This article provides an overview of the current recordkeeping obligations of Ontario registered charities, such as school board foundations, under the Ontario Corporations Act (“OCA”), the not-yet-enacted Ontario Not-for-Profit Corporations Act, 2010 (the “ONCA”), and the federal Income Tax Act (the “ITA”). It should be noted that any foundations incorporated under the Canada Not-for-profit Corporations Act will need to follow the recordkeeping in that federal Act, although such requirements are beyond the scope of this article.
What records should be kept?
The following records are currently required by the OCA and will remain necessary for proper recordkeeping when the ONCA is proclaimed into force:
- copy of the Letters Patent and of any Supplementary Letters Patent issued to the corporation (note that “Letters Patent” in the OCA are renamed “Articles of Incorporation” in the ONCA);
- minutes of meetings of members and any committees of members;
- resolutions of the members and of any committees of members;
- minutes of meetings of the board of directors and of any committees of the board;
- the resolutions of the board of directors and of any committees of the board;
- register of directors;
- register of officers;
- register or members;
- accounting records adequate to enable the directors to ascertain the financial position of the corporation on a quarterly basis; and
- register of ownership interests in land in Ontario.
The Canada Revenue Agency (“CRA”) requires that a registered charity’s books and records be reliable and complete, provide correct information to assist in fulfilling tax obligations or entitlements, and be substantiated by source documents, such as sales invoices or bank statements. The CRA specifically requires that all registered charities retain records that verify the following:
- an organization’s revenue, including all charitable donations received;
- that resources are spent on charitable programs;
- that the charity’s purposes and activities continue to be charitable; and
- all donations that give a tax credit or deduction to the donor.
How should the records be kept?
Records are most commonly held in paper format, although the CRA allows records to be created, processed, maintained and stored electronically, provided that they are kept in an electronically readable and useable format to allow the CRA to process the records using CRA equipment.
Regardless of how the records are kept, a corporation is not relieved of any recordkeeping obligations by contracting recordkeeping duties out to a third party. The corporation is still responsible for keeping, maintaining, retaining and safeguarding its own records.
Where should the records be kept?
The OCA and ONCA require that records be kept at the registered office of the corporation. Records may be kept outside Ontario if they are accessible electronically at the registered office of the corporation during regular office hours.
The ITA requires that records be kept at the corporation’s place of business unless the CRA grants permission to store the records elsewhere, in which case the records must remain within Canada and be made available for review by the CRA upon request.
How long should the records be kept?
The OCA does not specify a time requirement for record retention. The ONCA will require that all records listed above be retained for six years.
The ITA generally requires records and supporting documents necessary to determine one’s tax obligations and entitlements to be kept for a period of at least six years from the end of the taxation year to which the records and documents relate. When a corporation is dissolved, it must keep all records and supporting documents to satisfy tax obligations and entitlements and all other required records for two years following the date of dissolution.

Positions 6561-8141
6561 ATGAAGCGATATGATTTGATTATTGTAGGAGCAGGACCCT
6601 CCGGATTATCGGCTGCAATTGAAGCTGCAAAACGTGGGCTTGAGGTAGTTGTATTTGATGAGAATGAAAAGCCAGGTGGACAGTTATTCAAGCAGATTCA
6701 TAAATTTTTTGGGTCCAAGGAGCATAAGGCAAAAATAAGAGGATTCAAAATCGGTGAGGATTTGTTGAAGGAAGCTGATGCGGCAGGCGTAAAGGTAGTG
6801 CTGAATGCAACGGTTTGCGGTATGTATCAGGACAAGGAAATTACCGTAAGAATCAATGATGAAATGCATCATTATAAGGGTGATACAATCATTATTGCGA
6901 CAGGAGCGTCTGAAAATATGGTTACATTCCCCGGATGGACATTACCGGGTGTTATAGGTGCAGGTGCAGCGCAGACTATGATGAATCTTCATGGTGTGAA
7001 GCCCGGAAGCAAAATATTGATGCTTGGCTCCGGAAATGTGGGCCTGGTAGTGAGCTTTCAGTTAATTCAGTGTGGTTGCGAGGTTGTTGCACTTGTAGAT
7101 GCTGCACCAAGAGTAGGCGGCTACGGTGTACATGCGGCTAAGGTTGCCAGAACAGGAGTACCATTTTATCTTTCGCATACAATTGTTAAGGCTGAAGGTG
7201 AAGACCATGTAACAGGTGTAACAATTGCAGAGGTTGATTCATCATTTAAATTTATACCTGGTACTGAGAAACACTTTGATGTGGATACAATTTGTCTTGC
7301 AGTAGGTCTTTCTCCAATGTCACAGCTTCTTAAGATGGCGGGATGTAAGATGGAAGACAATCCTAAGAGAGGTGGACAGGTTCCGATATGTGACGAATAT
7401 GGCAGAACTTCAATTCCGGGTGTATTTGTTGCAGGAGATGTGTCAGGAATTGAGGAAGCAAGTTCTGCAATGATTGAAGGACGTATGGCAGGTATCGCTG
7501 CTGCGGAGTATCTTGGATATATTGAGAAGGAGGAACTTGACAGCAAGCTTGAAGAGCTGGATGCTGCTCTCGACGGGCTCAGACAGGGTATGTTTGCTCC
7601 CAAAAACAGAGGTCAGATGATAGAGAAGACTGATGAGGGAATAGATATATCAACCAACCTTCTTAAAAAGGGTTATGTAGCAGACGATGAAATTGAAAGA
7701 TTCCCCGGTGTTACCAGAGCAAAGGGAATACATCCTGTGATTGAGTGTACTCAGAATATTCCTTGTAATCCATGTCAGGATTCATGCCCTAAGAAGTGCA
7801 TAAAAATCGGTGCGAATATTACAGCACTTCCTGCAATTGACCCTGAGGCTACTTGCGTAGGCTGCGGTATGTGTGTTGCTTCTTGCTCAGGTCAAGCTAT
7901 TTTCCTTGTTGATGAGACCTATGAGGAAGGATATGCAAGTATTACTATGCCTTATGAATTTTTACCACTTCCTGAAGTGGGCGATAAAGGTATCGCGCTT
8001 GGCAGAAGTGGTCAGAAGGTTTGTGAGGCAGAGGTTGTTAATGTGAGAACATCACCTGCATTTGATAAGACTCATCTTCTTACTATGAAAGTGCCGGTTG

The CRA prescribes the period of time for which registered charities are required to keep books and records as follows:
- Copies of all donation receipts – a minimum of two years from the end of the calendar year in which the donations were made;
- All records concerning 10-year gifts – as long as the charity is registered and for a minimum of two years after the date the registration of the charity is revoked;
- Minutes of meetings of the directors – as long as the charity is registered and for a minimum of two years after the date the registration of the charity is revoked;
- Minutes of meetings of the members – as long as the charity is registered and for a minimum of two years after the date the registration of the charity is revoked;
- All governing documents and bylaws – as long as the charity is registered and for a minimum of two years after the date the registration of the charity is revoked;
- General ledgers or other books of final entry containing summaries of year-to- year transactions and the vouchers and accounts necessary to verify the entries – six years from the end of the last tax year to which they relate, for as long as the charity is registered, and for two years after the date the registration of the charity is revoked; and
- Financial statements, source documents, and copies of T3010 returns – six years from the end of the last tax year to which they relate or, if the charity is revoked, for two years after the date of revocation. Source documents may include invoices, vouchers, formal contracts, work orders, delivery slips, purchase orders, or bank deposit slips.
Compliance with the statutory requirements outlined herein will assist school board foundations in avoiding the imposition of a penalty, loss or charitable registration, and even prosecution. Thorough records will also assist with organizational efficiency, public accountability, provide reliable sources for decision-making, and facilitate a smooth transition to the ONCA when that statute is enacted.